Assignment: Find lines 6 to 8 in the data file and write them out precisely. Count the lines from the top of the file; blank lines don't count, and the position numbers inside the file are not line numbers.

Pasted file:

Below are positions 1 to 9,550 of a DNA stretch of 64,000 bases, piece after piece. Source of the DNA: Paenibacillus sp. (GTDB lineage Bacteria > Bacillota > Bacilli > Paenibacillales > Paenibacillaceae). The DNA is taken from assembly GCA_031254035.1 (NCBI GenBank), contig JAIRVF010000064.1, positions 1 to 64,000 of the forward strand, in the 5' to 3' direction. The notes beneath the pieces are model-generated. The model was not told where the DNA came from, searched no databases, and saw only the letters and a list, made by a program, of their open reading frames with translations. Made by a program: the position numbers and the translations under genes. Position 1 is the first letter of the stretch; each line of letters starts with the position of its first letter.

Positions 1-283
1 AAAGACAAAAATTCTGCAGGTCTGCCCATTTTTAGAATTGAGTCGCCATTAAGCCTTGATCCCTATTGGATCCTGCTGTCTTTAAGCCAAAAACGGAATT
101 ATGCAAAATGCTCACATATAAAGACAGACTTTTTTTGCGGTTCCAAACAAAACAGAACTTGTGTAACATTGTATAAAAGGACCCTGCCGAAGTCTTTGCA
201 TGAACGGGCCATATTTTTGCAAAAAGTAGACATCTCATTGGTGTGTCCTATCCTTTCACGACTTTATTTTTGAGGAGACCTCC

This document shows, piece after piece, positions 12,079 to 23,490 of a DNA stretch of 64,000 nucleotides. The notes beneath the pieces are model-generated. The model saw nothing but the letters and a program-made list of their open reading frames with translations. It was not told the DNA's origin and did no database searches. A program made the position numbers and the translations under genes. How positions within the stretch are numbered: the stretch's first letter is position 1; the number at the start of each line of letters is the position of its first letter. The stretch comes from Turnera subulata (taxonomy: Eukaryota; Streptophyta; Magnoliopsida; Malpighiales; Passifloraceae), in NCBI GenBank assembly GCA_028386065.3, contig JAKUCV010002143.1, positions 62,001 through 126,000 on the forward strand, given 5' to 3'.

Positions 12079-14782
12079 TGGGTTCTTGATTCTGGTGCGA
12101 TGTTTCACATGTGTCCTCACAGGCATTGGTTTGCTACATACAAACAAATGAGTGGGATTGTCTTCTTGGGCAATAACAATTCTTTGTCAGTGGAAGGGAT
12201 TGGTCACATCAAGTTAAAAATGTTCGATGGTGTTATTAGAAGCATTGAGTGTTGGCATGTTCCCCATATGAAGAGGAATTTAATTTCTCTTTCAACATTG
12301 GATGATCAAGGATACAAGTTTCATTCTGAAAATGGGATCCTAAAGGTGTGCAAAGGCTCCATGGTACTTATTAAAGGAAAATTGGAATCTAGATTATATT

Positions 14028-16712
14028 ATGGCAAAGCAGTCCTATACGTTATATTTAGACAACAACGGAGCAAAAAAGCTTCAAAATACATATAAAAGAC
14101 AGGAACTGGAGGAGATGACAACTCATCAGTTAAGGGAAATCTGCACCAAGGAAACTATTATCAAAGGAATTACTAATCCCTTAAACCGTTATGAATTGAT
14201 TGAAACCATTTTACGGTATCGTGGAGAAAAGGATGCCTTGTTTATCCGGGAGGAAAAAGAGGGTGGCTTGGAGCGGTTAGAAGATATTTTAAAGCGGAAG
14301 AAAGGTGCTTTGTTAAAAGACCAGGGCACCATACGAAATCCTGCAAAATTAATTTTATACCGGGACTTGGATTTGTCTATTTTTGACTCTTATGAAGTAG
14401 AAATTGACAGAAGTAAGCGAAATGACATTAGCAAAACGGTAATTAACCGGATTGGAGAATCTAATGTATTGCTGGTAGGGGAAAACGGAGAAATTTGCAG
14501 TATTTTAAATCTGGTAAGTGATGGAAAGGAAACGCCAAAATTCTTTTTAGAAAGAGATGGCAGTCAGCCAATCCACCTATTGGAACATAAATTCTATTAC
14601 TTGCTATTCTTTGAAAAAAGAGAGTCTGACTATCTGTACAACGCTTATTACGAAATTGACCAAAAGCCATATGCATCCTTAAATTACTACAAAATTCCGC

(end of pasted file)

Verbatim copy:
This document shows, piece after piece, positions 12,079 to 23,490 of a DNA stretch of 64,000 nucleotides. The notes beneath the pieces are model-generated. The model saw nothing but the letters and a program-made list of their open reading frames with translations. It was not told the DNA's origin and did no database searches. A program made the position numbers and the translations under genes. How positions within the stretch are numbered: the stretch's first letter is position 1; the number at the start of each line of letters is the position of its first letter. The stretch comes from Turnera subulata (taxonomy: Eukaryota; Streptophyta; Magnoliopsida; Malpighiales; Passifloraceae), in NCBI GenBank assembly GCA_028386065.3, contig JAKUCV010002143.1, positions 62,001 through 126,000 on the forward strand, given 5' to 3'.

Positions 12079-14782
12079 TGGGTTCTTGATTCTGGTGCGA